Thursday, 31 March 2011


One of Oxford's archetypal views, the Bridge of Sighs that links the college buildings together. 
On Friday Willian Charnley, the Junior Warden, and I were guests of Hertford College for their John Donne Dinner.  Past Master Sir Nicholas Jackson Bt who is also an Honorary Fellow of the college was also present.  The dinner commemorates John Donne, the poet and much else, who was a student at Hart Hall, a predecessor of Hertford College between the ages of 11 and 14.
John Donne seemingly depicted in one of his less metaphysical and rather more sensuous moods. 
The dinner was preceded by a talk in the chapel on John Donne's The Good-Morrow.  We were taken through an explanation that was entirely in keeping with the metaphysical nature of the poem and the poet.  Also in the spirit of early seventeenth century enquiry and curiosity we were exposed to a huge number of references and influences contained in the poem.

Our minds having been given a thorough refreshment we went on to an excellent dinner.  It was amongst other things part of the farewell for Dr John Landers who is standing down as Principal.  He was one of our guests at the Education Dinner the previous evening.  In my talk I noted his departure with regret as he has helped sustain our links with the college most effectively.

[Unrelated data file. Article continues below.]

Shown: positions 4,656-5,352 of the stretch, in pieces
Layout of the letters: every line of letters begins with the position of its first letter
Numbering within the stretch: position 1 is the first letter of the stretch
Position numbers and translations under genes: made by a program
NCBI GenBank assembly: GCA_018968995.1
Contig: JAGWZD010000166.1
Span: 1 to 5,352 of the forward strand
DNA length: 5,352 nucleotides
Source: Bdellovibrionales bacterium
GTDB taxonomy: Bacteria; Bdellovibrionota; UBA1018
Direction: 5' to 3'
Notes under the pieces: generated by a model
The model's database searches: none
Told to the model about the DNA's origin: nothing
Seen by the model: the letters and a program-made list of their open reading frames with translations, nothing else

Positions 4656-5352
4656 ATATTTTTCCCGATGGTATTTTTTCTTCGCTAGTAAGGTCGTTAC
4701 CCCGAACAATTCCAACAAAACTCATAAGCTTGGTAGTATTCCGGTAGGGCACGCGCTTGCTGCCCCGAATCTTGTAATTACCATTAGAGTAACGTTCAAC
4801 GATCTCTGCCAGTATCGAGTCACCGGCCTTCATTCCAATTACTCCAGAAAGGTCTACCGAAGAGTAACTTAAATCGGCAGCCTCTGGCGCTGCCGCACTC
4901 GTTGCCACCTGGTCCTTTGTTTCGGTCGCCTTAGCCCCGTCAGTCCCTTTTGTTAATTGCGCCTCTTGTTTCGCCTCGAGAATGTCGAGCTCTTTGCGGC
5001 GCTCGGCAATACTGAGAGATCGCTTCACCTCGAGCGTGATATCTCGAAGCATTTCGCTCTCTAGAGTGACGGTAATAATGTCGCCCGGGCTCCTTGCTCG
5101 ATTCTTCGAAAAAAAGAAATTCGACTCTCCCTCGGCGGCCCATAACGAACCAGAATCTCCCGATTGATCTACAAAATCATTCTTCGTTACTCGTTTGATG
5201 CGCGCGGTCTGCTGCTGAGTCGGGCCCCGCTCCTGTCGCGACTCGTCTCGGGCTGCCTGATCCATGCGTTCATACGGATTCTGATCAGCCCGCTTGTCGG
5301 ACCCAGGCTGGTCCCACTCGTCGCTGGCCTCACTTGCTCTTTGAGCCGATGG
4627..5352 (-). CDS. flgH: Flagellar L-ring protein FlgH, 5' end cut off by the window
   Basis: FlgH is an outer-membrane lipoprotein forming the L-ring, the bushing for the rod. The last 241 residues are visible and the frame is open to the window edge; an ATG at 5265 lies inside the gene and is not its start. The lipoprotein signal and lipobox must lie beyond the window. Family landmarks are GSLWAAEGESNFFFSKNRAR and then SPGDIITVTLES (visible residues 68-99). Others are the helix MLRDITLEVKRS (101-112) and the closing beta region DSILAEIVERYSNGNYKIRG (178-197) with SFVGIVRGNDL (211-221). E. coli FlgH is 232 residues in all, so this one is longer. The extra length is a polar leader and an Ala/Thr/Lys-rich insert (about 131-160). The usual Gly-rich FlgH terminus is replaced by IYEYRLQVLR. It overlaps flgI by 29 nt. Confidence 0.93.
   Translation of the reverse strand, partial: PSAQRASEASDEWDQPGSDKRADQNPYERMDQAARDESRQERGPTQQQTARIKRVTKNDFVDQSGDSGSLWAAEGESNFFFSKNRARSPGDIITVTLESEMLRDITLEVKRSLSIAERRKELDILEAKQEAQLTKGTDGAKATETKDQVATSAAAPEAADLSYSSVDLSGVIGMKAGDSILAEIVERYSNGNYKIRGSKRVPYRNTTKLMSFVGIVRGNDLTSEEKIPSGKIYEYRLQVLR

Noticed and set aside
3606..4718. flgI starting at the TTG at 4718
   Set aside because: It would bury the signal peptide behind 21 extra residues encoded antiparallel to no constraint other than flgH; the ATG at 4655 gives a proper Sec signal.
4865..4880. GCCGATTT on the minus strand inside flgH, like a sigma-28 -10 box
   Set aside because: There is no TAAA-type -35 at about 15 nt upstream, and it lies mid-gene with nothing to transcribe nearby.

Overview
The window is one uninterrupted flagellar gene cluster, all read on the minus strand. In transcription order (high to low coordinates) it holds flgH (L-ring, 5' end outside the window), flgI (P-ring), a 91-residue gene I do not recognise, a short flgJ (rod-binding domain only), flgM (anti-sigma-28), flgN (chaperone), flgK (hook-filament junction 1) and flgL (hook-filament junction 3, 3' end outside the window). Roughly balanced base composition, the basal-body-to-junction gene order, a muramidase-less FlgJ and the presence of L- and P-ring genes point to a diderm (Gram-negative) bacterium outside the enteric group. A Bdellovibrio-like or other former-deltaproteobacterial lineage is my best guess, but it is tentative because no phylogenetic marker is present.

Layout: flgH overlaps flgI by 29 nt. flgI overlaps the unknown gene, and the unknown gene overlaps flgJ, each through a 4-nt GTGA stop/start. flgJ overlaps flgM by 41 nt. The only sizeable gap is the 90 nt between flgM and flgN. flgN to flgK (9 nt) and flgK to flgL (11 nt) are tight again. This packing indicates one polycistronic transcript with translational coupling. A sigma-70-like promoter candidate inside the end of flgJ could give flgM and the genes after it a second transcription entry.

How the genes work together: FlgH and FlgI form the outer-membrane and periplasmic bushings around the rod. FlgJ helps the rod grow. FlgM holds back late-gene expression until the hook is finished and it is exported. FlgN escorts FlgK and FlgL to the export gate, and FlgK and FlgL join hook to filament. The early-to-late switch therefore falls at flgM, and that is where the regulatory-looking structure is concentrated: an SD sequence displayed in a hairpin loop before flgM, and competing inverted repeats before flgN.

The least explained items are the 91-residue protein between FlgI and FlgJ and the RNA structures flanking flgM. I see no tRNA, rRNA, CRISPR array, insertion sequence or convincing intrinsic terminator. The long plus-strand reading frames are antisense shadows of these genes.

Our links with Hertford go back over a century and date from the time when Past Master The Reverend Henry Boyd was Principal.  This was a post he held for forty five years from 1877 to 1922.  Today we support a Drapers' Company Research Fellow at the college, although currently because of an early departure of the last incumbent to study elsewhere, the post is vacant.

John Donne led a quite extraordinary life.  He managed to spend a significant amount of money on good living, travelled widely, went to prison and generally pursued a most precarious life.  He was a member of parliament and despite being a Catholic held various positions in the Church of England, eventually rising to be Dean of St Pauls. In addition, of course, he produced some of the most interesting and memorable poetry and prose in the English language.

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